|Home | About | Journals | Submit | Contact Us | Français|
In Rhodospirillum rubrum, nitrogenase activity is regulated posttranslationally through the ADP-ribosylation of dinitrogenase reductase by dinitrogenase reductase ADP-ribosyltransferase (DRAT). Several DRAT variants that are altered both in the posttranslational regulation of DRAT activity and in the ability to recognize variants of dinitrogenase reductase have been found. This correlation suggests that these two properties are biochemically connected.
The posttranslational ADP-ribosylation of proteins is the result of the enzymatic transfer of ADP-ribose from NAD, typically resulting in alteration of the functional properties of the respective proteins. The interest in the field has concentrated on two types of phenomena: poly-ADP-ribosylation of nuclear proteins in eukaryotes in the process of DNA excision repair (26, 27) and mono-ADP-ribosylation by bacterial enzymes as the mechanism of diphtheria, cholera, and pertussis toxins in eukaryotic host cells (3, 20). However, the reversible regulation of metabolic functions by ADP-ribosylation in animal tissues (8, 19, 31) and bacterial cells (16, 17, 25) is also physiologically important, and the regulation of the dinitrogenase reductase from the nitrogen fixation system in photosynthetic bacteria provides an attractive model system. In Rhodospirillum rubrum, the posttranslational regulation of the nitrogenase by the ADP-ribosylation has been well characterized. Nitrogenase is a protein complex of two components: dinitrogenase (an α2β2 tetramer of the nifD and nifK gene products) contains the active site of dinitrogen reduction, and dinitrogenase reductase (an α2 dimer of the nifH gene product) transfers electrons to dinitrogenase. The posttranslational regulation of the complex involves reversible mono-ADP-ribosylation of dinitrogenase reductase at R101 (22).
Two enzymes have been found to perform this reversible regulation in R. rubrum. Under certain conditions, dinitrogenase reductase ADP-ribosyltransferase (DRAT, the gene product of draT) transfers an ADP-ribosyl group from NAD to one subunit of the dinitrogenase reductase dimer, and the ADP-ribosylated dinitrogenase reductase is no longer competent to transfer electrons to dinitrogenase (13, 14). The ADP-ribosyl group on the inactivated dinitrogenase reductase can be removed by the dinitrogenase reductase-activating glycohydrolase (DRAG, the gene product of draG), thus recovering dinitrogenase reductase activity (5, 15–17, 24).
Presumably to avoid the possibility of futile cycling of ADP-ribosylation, the activities of both DRAT and DRAG are themselves regulated posttranslationally (12, 29). Under conditions appropriate for nitrogen fixation (energy sufficiency and a deficiency in fixed nitrogen), DRAG is active, causing dinitrogenase reductase to be in the active form. However, following an environmental shift that makes nitrogenase activity undesirable, such as the depletion of the energy or introduction of a good source of fixed nitrogen, DRAG loses its activity and DRAT becomes active. This results in the ADP-ribosylation of a fraction of the dinitrogenase reductase. Surprisingly, it has been found that DRAT activation is only transient, so that some time after the environmental shift, neither DRAT nor DRAG is active (28). This typically results in a plateau of nitrogenase activity, reflecting the amount of dinitrogenase reductase that was not ADP-ribosylated by DRAT during its active stage. When conditions change again to those favorable to nitrogenase activity, DRAG recovers its activity and restores nitrogenase activity by removing the ADP-ribosyl group from dinitrogenase reductase. The central issue in understanding this regulatory system has therefore become the nature of the posttranslational regulation of DRAT and DRAG.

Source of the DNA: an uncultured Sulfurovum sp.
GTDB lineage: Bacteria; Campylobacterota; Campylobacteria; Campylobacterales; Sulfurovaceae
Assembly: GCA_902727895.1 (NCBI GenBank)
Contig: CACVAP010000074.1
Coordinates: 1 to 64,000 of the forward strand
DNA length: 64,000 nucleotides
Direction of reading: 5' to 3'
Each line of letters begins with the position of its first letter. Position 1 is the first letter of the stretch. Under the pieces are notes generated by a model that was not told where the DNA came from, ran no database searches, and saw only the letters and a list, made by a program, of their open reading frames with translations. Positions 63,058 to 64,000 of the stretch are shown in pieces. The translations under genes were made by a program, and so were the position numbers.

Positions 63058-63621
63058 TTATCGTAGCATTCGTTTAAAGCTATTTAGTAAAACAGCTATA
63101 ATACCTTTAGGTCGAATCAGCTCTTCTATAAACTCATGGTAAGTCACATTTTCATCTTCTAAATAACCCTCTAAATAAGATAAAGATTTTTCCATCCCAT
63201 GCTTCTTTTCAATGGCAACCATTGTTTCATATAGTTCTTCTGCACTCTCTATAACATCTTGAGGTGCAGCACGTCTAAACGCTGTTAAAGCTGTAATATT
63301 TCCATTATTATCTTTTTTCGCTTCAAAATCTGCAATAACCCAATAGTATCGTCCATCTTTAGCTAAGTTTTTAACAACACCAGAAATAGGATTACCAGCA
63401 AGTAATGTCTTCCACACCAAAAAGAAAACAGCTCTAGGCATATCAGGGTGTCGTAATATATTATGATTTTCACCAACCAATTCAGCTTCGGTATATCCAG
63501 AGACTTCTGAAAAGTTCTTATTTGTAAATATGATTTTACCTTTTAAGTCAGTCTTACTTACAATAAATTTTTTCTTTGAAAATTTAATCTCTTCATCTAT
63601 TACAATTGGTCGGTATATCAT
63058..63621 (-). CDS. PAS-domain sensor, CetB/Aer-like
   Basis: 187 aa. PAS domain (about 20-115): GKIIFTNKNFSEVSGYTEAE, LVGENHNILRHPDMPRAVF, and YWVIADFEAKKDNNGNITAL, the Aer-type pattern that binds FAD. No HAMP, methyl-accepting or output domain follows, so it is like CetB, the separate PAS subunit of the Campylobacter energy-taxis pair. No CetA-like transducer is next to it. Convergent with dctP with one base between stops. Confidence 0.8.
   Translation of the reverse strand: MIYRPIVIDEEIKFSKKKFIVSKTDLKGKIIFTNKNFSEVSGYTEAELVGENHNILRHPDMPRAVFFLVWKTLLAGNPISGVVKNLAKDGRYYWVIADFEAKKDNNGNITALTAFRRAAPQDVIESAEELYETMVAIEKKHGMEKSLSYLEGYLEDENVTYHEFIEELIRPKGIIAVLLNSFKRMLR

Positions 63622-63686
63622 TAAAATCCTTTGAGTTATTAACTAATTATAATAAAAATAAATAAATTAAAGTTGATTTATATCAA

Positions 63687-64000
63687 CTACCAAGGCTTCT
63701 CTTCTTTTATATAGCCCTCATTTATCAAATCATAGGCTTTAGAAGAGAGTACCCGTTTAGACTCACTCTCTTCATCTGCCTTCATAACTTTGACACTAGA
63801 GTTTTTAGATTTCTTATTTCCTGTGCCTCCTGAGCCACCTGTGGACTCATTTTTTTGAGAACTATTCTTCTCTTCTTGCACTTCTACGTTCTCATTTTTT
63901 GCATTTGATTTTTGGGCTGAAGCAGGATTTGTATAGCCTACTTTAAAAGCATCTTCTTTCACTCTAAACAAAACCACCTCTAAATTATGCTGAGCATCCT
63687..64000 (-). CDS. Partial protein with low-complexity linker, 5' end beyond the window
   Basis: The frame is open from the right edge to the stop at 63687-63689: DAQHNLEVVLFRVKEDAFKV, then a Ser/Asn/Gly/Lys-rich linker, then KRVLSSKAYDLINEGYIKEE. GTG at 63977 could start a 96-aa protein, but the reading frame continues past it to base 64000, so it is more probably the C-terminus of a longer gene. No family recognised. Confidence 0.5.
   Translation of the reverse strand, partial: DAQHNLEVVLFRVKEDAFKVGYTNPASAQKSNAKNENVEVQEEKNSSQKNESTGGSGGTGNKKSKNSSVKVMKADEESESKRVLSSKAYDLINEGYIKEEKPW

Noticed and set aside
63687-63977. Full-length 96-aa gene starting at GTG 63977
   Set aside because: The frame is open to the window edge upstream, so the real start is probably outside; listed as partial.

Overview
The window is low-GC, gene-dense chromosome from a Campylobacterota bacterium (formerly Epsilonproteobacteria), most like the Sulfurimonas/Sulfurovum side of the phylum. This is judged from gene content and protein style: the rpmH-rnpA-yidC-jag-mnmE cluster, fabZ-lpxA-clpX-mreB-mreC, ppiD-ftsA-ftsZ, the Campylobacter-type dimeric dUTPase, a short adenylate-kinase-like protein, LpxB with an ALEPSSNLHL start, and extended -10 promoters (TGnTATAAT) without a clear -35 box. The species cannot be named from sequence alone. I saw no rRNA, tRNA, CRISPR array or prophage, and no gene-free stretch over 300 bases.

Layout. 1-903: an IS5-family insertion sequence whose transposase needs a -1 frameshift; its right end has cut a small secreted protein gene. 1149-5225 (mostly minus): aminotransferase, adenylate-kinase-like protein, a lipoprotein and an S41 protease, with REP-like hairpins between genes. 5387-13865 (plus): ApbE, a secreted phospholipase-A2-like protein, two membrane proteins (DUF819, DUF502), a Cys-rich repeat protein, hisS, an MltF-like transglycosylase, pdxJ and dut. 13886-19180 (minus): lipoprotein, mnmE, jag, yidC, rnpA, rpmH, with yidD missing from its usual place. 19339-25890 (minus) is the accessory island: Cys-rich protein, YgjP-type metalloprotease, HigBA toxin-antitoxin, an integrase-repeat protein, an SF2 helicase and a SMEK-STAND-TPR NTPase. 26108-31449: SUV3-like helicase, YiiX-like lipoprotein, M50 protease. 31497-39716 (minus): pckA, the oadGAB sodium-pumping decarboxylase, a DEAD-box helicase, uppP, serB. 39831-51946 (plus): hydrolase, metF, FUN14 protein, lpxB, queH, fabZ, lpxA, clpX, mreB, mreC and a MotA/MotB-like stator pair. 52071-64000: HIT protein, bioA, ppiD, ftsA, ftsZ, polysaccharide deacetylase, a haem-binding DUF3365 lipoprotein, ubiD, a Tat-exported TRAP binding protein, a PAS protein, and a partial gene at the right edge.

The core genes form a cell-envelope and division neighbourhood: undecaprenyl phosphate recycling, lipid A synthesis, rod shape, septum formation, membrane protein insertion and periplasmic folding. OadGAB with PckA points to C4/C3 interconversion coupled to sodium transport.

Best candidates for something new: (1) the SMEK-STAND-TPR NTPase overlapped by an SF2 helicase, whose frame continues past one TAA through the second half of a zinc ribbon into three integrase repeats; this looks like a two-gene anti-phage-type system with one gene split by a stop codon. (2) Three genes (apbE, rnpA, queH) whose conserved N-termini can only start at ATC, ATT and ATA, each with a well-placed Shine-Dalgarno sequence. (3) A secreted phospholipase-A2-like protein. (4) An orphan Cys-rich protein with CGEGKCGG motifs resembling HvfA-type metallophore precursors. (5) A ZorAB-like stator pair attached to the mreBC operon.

To better understand the behavior of this posttranslational regulatory system, a screen was developed for mutants whose nitrogenase activity was no longer regulated by DRAT. A strain (UR484) that lacks DRAG but has excess DRAT was created; the chromosomal copy of draG was mutated, and multiple copies of draT were provided on a replicating plasmid (Table (Table1).1). This strain displayed low nitrogenase activity under all conditions (see Table Table2),2), which resulted in poor growth on nitrogen-free medium and allowed us to seek mutants that grew better because they possessed higher nitrogenase activity. UR484 (excess DRAT) was then mutagenized with N-methyl-N′-nitro-N-nitrosoguanidine (NTG) by a modification of a published protocol (1). Thirty independent mutagenized samples were inoculated into 10 ml of MN− (nitrogen-free) medium (culture media are described in references 4, 10, and 11, cultured for 10 days under a regimen of 30-min dark–90-min light cycles to increase the population of the desired mutants, then diluted and plated on MN− medium and screened under the same light-dark regimen. After 7 days, 100 fast-growing candidates were chosen, individually inoculated in liquid medium, and analyzed for nitrogenase activity under different conditions.
Three independent mutants (UR592, 594, and 595) were chosen for direct examination of their ADP-ribosylation based on the criteria that they displayed relatively high nitrogenase activity under nitrogen-fixing conditions and little or no decrease in that activity in response to darkness or ammonium (Table (Table2).2). In vitro DRAT activity assays (14) were performed on extracts of the fast-growing mutants and controls, with the mutants showing 93 to 104% of the DRAT activity seen in the parent strain, UR484 (data not shown). The nifH regions from all the mutants were each PCR amplified and sequenced, and the results showed that all three mutants possessed the identical mutation in nifH, resulting in an E112K substitution. This mutation was moved into an otherwise wild-type background and caused the same phenotype, indicating that this mutation was indeed causative of the phenotype of good growth in the presence of elevated levels of DRAT. The mutation was given the allele number nifH1073, and the protein product is referred below as NifH-E112K.